(Above) Video of the mouse's brain operating (via Max Planck Institute of Biophysical Chemistry)
Many methods have been used to study and understand the brain. These methods have limitations that restrict how well the micro structures can be seen and how they behave in real time. Now, scientists at the Max Planck Institute of Biophysical Chemistry in Gottingen, Germany, have developed a new nanoscopic scanning system to observe previously impossible resolution of the structures of the living brain of a mouse.
To achieve this unprecedented resolution of live brain images, the team developed a stimulated emission depletion (STED) fluorescence microscope. Images come from a 1.3 numerical aperture lens which focuses an 80 MHz sequence of 70 ps pulses of 488 nm wavelength light through a glass-sealed hole located on the skull of the mouse.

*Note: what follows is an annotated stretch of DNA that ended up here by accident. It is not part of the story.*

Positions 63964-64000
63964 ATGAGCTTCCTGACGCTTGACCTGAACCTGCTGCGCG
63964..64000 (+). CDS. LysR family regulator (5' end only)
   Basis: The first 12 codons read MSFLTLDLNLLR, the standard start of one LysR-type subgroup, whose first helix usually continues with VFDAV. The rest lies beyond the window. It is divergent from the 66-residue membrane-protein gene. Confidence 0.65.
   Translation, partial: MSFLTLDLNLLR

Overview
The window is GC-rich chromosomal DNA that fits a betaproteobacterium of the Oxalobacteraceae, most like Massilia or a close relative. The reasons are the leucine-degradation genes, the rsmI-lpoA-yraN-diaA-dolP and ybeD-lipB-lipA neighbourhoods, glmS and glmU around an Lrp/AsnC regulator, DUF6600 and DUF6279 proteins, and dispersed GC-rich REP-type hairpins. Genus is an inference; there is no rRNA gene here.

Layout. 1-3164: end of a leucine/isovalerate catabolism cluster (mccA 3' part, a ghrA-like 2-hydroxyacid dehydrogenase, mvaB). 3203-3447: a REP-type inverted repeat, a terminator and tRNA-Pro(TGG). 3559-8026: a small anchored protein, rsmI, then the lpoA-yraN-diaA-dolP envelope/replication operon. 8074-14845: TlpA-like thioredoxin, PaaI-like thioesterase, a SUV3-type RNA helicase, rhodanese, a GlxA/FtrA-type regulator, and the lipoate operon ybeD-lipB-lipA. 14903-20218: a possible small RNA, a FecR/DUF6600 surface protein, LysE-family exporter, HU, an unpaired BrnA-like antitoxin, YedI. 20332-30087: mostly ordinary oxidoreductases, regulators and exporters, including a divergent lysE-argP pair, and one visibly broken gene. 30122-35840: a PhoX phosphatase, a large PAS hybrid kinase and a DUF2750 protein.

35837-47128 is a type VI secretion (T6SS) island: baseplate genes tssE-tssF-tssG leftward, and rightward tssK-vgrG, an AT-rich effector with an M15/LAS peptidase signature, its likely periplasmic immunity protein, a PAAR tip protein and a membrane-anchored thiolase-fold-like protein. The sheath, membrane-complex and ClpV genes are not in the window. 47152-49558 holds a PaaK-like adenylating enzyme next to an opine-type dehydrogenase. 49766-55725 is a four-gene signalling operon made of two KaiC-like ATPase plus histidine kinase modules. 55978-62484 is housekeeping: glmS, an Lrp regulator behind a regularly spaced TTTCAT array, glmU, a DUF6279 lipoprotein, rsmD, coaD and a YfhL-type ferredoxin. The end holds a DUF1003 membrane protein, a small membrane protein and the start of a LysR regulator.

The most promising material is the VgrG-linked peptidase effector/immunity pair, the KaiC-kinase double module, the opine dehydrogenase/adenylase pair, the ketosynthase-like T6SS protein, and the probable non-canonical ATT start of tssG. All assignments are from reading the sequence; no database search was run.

The mice are given an extra gene that causes a yellow glow to the cells of the brain which are stimulated and detected by the STED microscope. This allowed researchers to view the living brain of a mouse with a resolution of 70 nanometers.
The STED microscope focused on the cerebral cortex of the mouse’s brain, an area that controls movement. The neurons and dendrites where observed as they move to make connections with neighboring cells, perhaps capturing the process of the mouse thinking. A challenge in achieving the high resolution of the neuron structure was to minimize vibrations. For this reason, the mouse was anaesthetized and even it’s vital functions were performed artificially. The resulting images were also filtered using emerging super resolution techniques.
This type of technology could enable researchers to diagnose connectivity problems that happen in mental disorders like Parkinson’s or dementia, by creating these disorders in the mice. Further developments of STED microscopes could penetrate deeper into the brain and implants could one day provide images of a conscious animal’s brain, functioning in real time.
Animals certainly carry a heavy burden in science. Engineering On Friday's take on the subject.